WASHINGTON (AP) — Two influential Republican senators have injected new information into the partisan dispute over the government's secret surveillance of a former campaign adviser to President Donald Trump, revealing more details about how the FBI and Justice Department used research compiled by a former British spy whose work was funded by Democrats.
Senate Judiciary Committee Chairman Charles Grassley of Iowa and Sen. Lindsey Graham of South Carolina late Tuesday released a criminal referral they had sent to the Justice Department earlier this year asking for an investigation into the former spy, Christopher Steele.
The senators say they've found evidence that either Steele lied to the FBI or classified documents supporting the surveillance contain false statements.
They also appear to agree with their House GOP colleagues, who have accused the FBI and Justice Department of not telling the Foreign Intelligence Surveillance Court enough about Steele's anti-Trump sentiments or that his work was funded in part by Hillary Clinton's presidential campaign and the Democratic National Committee.
Here are a few key takeaways.
WHY ARE THEY SPECIFICALLY AFTER STEELE?
Grassley and Graham are scrutinizing Steele's contacts with the press in the fall of 2016 and what the FBI knew about them. They want the FBI to investigate whether Steele lied to federal agents.
Specifically, they point to a British court filing in which Steele says he briefed several news outlets in September 2016 on a collection of memos he wrote detailing allegations, including some salacious claims, of ties between Russia, Trump and Trump associates. The memos have become known as the Trump-Russia "dossier" after they were published by Buzzfeed last year.
According to the senators, the media contact in September wasn't disclosed by the FBI and the Justice Department in its application to obtain a warrant under the Foreign Intelligence Surveillance Act, or FISA, to spy on former Trump adviser Carter Page.
The senators say they believe Steele may have misled the FBI about his media contacts, which should have led the FBI to question his credibility and disclose concerns about it to the court.
The FBI did cut ties with Steele after they learned he had provided information to news outlets in October 2016, a matter which was disclosed to the court. But it's unclear from the documents made public to date what exactly the FBI asked Steele about his contact with media outlets and what he told agents.
A KEY FOOTNOTE
Since the release of the GOP memo from the House intelligence committee, the burning question has been: Did the FBI and Justice Department tell a federal judge enough about Steele's political bias and Democratic funding?
Republicans say no. Democrats say yes. According to Grassley and Graham, the answer will likely come down to the footnotes, and possibly one in particular, No. 8 on the Oct. 21, 2016, FISA application for Page.
"The FBI noted to a vaguely limited extent the political origins of the dossier," they say in the Steele criminal referral. The senators cite "footnote 8" as saying that the dossier was compiled at the "direction of a law firm who had hired an 'identified U.S. person.'" The senators identify the person as Glenn Simpson of Fusion GPS, the firm that hired Steele.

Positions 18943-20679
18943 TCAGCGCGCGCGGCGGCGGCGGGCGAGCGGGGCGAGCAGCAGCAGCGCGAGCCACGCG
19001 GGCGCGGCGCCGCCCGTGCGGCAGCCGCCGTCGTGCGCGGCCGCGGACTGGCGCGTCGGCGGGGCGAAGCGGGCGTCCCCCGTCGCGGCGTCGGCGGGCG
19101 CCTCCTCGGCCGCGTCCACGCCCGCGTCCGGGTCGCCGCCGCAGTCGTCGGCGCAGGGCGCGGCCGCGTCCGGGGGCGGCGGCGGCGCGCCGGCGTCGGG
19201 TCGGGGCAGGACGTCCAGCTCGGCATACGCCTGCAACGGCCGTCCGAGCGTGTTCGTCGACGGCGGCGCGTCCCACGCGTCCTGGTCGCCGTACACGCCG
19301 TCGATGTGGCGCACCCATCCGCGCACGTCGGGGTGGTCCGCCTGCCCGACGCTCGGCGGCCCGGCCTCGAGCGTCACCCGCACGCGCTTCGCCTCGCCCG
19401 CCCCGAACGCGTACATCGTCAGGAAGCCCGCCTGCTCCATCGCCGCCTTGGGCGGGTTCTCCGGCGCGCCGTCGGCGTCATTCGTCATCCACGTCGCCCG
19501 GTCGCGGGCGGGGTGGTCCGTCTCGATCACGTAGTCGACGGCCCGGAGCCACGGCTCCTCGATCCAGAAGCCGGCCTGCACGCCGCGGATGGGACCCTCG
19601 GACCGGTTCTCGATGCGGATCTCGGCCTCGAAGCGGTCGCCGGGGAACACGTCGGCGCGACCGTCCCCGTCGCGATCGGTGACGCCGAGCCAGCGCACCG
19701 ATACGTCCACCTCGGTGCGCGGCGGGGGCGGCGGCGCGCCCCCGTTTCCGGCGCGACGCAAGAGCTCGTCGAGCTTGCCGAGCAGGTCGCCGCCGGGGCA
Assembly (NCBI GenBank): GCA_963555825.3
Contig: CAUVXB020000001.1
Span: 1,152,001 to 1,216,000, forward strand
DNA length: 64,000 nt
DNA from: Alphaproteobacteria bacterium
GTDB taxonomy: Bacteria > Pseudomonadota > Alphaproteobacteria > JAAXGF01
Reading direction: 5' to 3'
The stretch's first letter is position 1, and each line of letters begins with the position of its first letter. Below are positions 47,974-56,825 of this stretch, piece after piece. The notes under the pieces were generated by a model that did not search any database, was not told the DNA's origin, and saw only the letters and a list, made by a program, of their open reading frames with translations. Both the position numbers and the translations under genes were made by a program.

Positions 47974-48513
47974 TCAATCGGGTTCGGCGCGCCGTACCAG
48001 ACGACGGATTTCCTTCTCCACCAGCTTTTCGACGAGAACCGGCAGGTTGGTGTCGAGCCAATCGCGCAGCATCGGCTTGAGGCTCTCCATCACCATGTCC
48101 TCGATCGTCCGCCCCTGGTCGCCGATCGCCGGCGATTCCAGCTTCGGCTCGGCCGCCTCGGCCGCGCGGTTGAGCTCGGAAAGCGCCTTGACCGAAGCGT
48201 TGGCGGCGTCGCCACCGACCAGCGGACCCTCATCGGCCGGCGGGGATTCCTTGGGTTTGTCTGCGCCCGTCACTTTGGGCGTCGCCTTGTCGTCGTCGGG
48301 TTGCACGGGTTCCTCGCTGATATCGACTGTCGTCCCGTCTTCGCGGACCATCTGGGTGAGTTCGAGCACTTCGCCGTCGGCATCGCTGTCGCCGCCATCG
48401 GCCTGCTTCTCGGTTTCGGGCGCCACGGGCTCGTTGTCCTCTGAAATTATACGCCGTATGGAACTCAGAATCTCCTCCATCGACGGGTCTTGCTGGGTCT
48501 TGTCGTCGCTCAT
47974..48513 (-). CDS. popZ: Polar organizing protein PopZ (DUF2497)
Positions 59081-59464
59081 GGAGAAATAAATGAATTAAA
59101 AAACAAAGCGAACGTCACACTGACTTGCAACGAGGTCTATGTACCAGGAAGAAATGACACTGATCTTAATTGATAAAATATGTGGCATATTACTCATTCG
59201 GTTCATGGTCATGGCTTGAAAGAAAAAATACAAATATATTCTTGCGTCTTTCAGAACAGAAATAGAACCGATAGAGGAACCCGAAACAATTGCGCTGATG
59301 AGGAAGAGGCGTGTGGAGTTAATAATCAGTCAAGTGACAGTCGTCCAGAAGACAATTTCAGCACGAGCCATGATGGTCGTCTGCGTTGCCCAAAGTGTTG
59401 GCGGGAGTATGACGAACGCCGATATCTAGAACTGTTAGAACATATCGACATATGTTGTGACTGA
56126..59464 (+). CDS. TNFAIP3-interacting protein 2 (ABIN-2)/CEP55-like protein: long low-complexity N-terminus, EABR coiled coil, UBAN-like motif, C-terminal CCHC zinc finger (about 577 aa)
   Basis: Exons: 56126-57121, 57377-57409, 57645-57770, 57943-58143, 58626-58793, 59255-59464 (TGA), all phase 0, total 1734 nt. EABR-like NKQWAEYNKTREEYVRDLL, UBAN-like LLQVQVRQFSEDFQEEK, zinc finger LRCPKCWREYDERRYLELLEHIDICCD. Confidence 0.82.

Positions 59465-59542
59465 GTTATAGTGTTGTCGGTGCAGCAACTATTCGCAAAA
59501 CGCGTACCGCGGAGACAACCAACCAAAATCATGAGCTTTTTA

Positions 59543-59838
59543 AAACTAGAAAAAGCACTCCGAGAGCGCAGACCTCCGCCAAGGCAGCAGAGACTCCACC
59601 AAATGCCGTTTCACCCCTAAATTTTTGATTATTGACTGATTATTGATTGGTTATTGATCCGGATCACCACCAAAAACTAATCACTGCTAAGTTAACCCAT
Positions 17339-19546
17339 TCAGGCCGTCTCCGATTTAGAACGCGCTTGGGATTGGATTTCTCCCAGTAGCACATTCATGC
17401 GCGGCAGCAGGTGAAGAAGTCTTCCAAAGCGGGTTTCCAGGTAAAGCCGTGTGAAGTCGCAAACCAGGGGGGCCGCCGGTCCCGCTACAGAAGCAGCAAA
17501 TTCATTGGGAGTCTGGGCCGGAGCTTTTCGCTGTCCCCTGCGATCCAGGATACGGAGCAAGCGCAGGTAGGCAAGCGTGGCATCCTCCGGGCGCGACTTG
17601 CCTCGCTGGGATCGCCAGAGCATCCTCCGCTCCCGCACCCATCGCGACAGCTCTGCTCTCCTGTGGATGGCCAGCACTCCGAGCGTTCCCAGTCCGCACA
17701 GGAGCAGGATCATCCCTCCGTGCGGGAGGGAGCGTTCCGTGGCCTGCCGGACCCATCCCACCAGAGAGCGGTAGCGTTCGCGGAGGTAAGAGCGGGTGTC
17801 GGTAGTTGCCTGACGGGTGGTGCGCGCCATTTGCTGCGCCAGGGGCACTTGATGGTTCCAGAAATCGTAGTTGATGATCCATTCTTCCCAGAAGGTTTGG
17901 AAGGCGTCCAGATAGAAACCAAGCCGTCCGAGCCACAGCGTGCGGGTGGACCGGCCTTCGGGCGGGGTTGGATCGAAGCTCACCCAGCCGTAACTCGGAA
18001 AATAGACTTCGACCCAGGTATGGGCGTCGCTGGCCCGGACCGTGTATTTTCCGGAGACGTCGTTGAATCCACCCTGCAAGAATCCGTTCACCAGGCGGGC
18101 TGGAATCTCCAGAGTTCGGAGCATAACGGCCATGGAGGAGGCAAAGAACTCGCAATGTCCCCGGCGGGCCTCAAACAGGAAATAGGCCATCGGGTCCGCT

It's unclear what else was disclosed. The FBI redacted the rest of the sentence.
A RARE WINDOW INTO A SECRETIVE PROCESS
Politics aside, Congress is prying loose — and making public — highly secretive information about how the government uses its surveillance powers.
Last week, the Republican memo from the House intelligence committee provided the first formal government confirmation of a secret FISA warrant on Page and several other key details.
Namely, the memo revealed that Page, a U.S. citizen, was monitored for nearly a year after a judge four times over found probable cause that he likely was acting as an agent of a foreign power. It also confirmed that the Russia investigation didn't start with the Steele dossier. Instead, an FBI counterintelligence investigation was "triggered" in July 2016 by information the FBI received about another Trump campaign foreign policy adviser, George Papadopoulos.
The newly released document from Grassley and Graham provides further details including comments made in a classified briefing by former FBI Director James Comey, quotes from the secret FISA documents and even descriptions of several footnotes in the applications, including the hotly debated political affiliation one .
It also reveals that the FBI is having to reassess what information it can withhold from the public after Trump declassified the House GOP memo last week.
The criminal referral on Steele had previously been classified. But after the senators pressed the FBI, it is now allowing the senators to release significant portions.
STILL NOT THE FULL PICTURE
Even with these disclosures, it's still difficult to judge the accuracy and completeness of what Republicans are releasing. And the same will likely be true of a Democratic memo drafted by members of the House intelligence committee if Trump allows its release later this week.
Why? None of the underlying materials have been made public. That includes the initial FISA application for Page and the three renewals as well as other materials used to support them.
There are several efforts to pry loose these materials through the Freedom of Information Act, including requests by The Associated Press and other news outlets. The New York Times also filed a motion this week before the Foreign Intelligence Surveillance Court asking that the Page FISA materials be unsealed in light of Trump's declassification decision.
Read Grassley and Graham's referral: http://apne.ws/jRknckg